Short response is 'yes'. You won't see a lot of bees setup household on the floor, the odd swarm perhaps but this does not final also it does not take very long for the scout bees locate an alternative solution with some height. Some of the reasons tend to be:
- moisture, the bottom are wet and also this breeds mould or fungi and encourages bee illness particularly nosema
- predators, there are a lot of creatures large and little ready to just take bees or their treasure
- much better air flow, bees need this to regulate humidity and temperature within the hive that will be necessary for brood development and converting nectar to honey
The skyis the limit for stands, just depends upon money and time. you need to think about what kind of bee predators come in your area, ask the neighborhood beekeepers start making a summary of the animals and pests who see your lawn since this may impact the design of one's stand. Some things to think about deterring tend to be:
- bee eating birds and lizards
- rats and mice
- ants, slugs and praying mantis
- skunks and racoons
- bears (you may require an electric fence or bear proof enclosure)
Keep consitently the floor evident beneath your hive as best it is possible to, usage gravel, concrete, pavers, sand, etc this can help you keep close track of what's happening together with your bees. You obtain a lot of information regarding the fitness of your hive by observing the entrance and lifeless on a lawn. You might also see the beetle larvae exiting the hive to pupate, letting you know its time and energy to work.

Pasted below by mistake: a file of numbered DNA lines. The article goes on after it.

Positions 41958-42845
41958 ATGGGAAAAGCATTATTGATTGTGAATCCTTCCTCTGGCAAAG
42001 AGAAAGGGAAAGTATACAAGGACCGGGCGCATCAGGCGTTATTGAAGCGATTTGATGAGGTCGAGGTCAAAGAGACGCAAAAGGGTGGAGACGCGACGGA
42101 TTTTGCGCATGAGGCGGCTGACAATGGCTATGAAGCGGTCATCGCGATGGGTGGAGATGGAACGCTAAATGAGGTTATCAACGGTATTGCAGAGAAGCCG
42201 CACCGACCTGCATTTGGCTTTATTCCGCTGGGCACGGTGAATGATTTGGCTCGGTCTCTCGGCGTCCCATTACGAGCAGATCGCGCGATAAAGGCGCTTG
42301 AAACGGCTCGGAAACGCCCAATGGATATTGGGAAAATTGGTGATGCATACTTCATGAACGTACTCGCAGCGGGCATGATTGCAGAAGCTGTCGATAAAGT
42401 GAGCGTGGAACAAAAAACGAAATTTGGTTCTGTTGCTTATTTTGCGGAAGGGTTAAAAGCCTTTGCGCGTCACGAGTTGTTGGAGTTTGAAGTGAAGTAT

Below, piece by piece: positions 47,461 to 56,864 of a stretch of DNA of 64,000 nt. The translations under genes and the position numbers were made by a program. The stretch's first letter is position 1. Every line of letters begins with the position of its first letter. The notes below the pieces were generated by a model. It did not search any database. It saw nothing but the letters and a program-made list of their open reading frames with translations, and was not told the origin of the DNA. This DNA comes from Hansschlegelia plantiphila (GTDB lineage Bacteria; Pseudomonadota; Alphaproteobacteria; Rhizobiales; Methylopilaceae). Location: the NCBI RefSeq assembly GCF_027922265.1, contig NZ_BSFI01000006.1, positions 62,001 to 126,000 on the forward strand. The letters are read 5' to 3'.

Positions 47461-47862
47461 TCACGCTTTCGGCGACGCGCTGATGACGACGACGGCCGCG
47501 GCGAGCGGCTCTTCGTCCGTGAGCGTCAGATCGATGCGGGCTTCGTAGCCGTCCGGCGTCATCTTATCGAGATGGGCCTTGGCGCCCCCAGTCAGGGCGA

Other considerations consist of making sure your stand isn't excessive, for those who have two or three bins you will need to inspect and remove these every so often, ideally without using a ladder. Another aspect is drainage from hive, if you have a great bottom board in that case your hive is on hook pitch allowing any rainwater to strain out of the entrance, you may want to develop this into the stand.